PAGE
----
Cooking Trick STOPS Brain Cancer
Dear Living Well Daily Reader,
All cancer is scary. But brain cancer might just be the most terrifying type of all.
And if you’re lucky enough to survive it… after countless rounds of chemo, radiation, and surgery… you could be faced with a long, tough road to recovery.
So your best bet is to never get brain cancer in the first place.
Fortunately, Scottish researchers have recently discovered that a common food can stop brain cancer before it starts.
And it‘s easy to incorporate into your diet every single day.
Olive oil is the cancer-busting food I’m talking about.
And for years, nutrition experts have been telling you to eat more of it because it’s good for your heart.
More recently, researchers from the University of Edinburgh wanted to see if olive oil could fight brain cancer.
For the lab study, scientists examined how oleic acid, a compound found in olive oil, affects certain proteins linked to brain tumor growth.
After exposing living human brain cells to oleic acid, the team was astonished…
The oleic acid completely stopped the growth of the cancer-causing proteins!
Researchers report oleic acid helps fight tumors because it stimulates the production of a powerful molecule that prevents the proteins from forming in the first place.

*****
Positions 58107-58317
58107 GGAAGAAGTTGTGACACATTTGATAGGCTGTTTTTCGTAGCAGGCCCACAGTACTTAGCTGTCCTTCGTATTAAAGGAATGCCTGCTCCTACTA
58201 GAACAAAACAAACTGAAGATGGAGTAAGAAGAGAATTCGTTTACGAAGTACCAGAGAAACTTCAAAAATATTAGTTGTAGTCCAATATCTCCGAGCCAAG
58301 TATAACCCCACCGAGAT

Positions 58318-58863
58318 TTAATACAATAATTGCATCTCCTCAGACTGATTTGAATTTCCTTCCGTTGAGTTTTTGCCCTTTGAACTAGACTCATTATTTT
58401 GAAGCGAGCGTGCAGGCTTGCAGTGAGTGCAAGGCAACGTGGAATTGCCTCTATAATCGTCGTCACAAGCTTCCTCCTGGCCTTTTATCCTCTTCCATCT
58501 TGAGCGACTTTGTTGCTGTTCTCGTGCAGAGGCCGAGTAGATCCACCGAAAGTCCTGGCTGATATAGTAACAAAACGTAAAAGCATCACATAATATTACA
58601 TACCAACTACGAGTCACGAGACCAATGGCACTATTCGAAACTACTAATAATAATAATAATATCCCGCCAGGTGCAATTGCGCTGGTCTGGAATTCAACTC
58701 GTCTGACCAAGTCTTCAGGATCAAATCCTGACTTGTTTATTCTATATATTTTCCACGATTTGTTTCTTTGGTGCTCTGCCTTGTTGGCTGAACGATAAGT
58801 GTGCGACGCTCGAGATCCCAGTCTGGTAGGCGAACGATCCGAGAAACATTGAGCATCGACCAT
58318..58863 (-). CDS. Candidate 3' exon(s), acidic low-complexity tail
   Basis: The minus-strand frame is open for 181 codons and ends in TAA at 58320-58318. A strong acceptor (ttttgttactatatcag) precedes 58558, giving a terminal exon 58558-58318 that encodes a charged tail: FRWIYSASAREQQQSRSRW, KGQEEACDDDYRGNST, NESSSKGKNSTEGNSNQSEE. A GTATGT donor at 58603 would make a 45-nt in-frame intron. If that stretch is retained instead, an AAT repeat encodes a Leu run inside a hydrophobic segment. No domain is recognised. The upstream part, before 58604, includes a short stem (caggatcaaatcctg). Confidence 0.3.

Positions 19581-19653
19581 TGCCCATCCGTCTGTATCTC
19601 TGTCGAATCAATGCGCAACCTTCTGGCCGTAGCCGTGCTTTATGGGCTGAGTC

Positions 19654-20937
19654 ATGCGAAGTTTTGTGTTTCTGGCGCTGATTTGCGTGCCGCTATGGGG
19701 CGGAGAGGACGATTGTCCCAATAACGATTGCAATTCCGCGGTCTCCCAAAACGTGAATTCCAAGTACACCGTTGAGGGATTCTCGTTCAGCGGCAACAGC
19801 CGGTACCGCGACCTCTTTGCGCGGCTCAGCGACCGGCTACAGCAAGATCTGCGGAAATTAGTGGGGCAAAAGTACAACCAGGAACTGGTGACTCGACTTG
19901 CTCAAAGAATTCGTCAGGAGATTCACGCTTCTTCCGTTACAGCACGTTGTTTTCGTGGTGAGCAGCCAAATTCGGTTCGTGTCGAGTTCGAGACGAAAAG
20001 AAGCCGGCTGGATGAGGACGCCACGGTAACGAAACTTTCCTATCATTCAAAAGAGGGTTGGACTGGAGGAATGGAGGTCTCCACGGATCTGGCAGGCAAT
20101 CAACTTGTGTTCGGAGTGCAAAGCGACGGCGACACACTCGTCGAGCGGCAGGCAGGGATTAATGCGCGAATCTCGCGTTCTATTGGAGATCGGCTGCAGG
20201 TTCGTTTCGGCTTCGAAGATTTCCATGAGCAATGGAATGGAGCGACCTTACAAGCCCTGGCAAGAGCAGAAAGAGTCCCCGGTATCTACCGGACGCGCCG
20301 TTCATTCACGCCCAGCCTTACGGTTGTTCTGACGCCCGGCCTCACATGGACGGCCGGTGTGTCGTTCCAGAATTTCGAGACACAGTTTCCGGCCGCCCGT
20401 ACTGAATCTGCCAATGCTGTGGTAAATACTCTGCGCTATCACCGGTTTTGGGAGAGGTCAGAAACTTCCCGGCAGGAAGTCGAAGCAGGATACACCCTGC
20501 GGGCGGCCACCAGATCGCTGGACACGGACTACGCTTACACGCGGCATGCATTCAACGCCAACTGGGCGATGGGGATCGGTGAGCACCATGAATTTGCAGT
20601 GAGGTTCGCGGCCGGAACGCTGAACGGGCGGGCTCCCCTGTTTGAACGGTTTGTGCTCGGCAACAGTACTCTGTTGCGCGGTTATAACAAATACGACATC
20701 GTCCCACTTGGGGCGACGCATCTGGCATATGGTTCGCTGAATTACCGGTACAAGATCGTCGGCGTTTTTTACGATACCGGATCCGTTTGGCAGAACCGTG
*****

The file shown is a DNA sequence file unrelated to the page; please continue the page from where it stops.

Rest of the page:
This means olive oil can prevent brain tumors before they start.
More research is coming to prove that eating olive oil has the same effects as the lab study, but I wouldn’t wait.
Olive oil is full of antioxidants that can help your body fight inflammation and neutralize free radicals — two of the key drivers behind all disease, including cancer.
You can get olive oil at your local grocery store. Be sure to choose the extra-virgin variety, as it has the highest antioxidant content.
Managing editor, Living Well Daily
Written By Natalie Moore
Natalie Moore is a dedicated health researcher with a passion for finding healthy, natural, and science-based solutions. After a decade of direct healthcare experience in western and natural medicine, she was involved in public health research before joining Living Well Daily.